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Then I thought about it and realised you can't really “retell" the French Revolution, and the idea got shelved ... until May 2016. You see, there was this great prompt link-up called Starting Sparks, a really cutting edge initiative hosted by two intelligent, witty young writers--

OK I'm kidding, but yes, the germination for LesMisBook did come from Starting Sparks. The prompt was “No, not you, anyone but you", and I decided to write about a cast performing Les Mis. When I wrote the original story the prompt referred to Verity Locke -- as in, “No, not you playing Cosette, anyone but you" -- because for the first two and a half seconds of the idea it was going to be about Strong Female Friendship, Nina and Verity initially hating each other but Overcoming The Odds etc etc.

Then Jonathan bloody Holcroft waltzed in and everything changed.

LMB:
[source] // one of my favourite LesMisBook pictures

Introduce us to each of your characters!

Nina Seth. 17. Misanthropic sass queen supreme. Born in Stoke to a Scottish mother and Indian father, though people are surprised to hear she has a white parent (this got old fairly fast). True loves include Les Mis and Pride and Prejudice. Never ask her if she's PMS-ing, at least not if you value your life. Doesn't brush hair because who can be bothered? Wants to be an actress; currently applying for alll the drama schools. A-Levels: Drama, History and English. Loves Victorian novels because a) they're great and b) are normally big enough to be a handy weapon. At the start of the book she's a best friend down after an incident of racist bitchiness. A harsh judge of others and herself. She definitely does not fancy Jonathan bloody Holcroft. No sir. Not even a little ...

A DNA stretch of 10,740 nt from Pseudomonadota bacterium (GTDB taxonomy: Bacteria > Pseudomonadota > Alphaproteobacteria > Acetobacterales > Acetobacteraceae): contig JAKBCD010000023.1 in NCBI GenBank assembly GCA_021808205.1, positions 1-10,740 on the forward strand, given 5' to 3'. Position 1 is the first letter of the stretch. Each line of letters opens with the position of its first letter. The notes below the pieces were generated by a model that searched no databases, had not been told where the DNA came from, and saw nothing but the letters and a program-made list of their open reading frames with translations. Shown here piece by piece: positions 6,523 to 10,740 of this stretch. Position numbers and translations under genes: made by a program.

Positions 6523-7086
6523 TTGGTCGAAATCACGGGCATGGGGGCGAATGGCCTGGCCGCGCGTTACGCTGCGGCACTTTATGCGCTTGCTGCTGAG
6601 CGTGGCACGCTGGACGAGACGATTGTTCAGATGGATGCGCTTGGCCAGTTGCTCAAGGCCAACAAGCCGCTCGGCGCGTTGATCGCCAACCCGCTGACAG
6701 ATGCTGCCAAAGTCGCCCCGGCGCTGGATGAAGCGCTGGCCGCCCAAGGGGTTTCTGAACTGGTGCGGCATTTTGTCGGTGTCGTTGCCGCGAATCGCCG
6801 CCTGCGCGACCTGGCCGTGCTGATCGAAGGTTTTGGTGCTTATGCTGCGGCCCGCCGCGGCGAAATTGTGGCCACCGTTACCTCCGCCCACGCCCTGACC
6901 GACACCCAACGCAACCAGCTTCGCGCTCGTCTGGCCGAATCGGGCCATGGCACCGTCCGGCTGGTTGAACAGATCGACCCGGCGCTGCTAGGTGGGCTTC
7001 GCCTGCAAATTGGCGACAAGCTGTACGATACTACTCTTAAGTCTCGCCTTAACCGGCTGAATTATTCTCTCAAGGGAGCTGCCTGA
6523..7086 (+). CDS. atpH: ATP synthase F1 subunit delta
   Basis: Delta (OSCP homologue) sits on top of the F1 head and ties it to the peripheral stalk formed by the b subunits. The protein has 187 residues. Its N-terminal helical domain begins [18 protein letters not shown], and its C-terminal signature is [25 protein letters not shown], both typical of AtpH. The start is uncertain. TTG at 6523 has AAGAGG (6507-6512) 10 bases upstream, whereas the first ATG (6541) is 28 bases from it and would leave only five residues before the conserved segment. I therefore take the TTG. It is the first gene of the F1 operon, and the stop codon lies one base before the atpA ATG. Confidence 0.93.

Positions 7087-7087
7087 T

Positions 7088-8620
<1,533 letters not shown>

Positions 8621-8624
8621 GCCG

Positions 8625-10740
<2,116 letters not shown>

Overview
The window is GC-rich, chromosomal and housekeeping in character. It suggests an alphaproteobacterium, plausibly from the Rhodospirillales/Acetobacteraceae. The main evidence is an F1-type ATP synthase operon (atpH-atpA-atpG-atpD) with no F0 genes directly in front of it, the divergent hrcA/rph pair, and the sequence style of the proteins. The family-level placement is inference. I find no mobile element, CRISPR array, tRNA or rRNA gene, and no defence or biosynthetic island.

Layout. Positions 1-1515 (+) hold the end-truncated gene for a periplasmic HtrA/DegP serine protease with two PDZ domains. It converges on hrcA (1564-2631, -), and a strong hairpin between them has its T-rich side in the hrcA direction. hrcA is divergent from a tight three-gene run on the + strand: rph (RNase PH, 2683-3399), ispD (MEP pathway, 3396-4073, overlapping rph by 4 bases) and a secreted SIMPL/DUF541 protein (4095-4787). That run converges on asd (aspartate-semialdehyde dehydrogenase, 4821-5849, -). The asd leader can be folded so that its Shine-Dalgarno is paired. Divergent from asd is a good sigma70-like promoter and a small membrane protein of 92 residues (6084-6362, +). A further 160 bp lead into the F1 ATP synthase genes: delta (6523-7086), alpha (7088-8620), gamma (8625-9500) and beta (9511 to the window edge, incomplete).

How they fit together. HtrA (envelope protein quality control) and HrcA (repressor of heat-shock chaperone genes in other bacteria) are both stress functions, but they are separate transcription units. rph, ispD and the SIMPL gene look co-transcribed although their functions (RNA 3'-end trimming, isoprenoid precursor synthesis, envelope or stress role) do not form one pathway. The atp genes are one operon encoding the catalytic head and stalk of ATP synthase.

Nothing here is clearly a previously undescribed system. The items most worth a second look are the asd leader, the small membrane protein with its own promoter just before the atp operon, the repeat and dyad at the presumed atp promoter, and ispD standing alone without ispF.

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what can I say?: august + september || 2016:
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Jonathan Holcroft. 17. Charmer, golden boy, infinitely aggravating. Loves plants, dogs, and his family. Two older sisters. Would eat sandwiches for every meal if he could. Also broccoli. Wants to study horticulture. A-Levels: Drama, Biology and Music. Plays guitar and piano and knows how attractive this makes him. Flirt; low-key player. Infuriatingly blue eyes. Refuses to read Les Mis. Hides more hurt than he lets on.
geoff mcfetridge twitter - Google Search:
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Verity Locke. 18. Has never been seen with smudged eyeliner, wrinkled clothes or a hair out of place. Wears ridiculously nice shoes. 5"2 but will fight you (don't make short jokes). Blonde. Wants to study Maths (I know, gross) at UCL. A-Levels: Drama, Maths and Physics. Soprano. Nice to nobody except her younger brother and sister. Losing her best friend to that best friend's new boyfriend. Skilled in choosing accessories. World expert on passive aggression and veiled rudeness.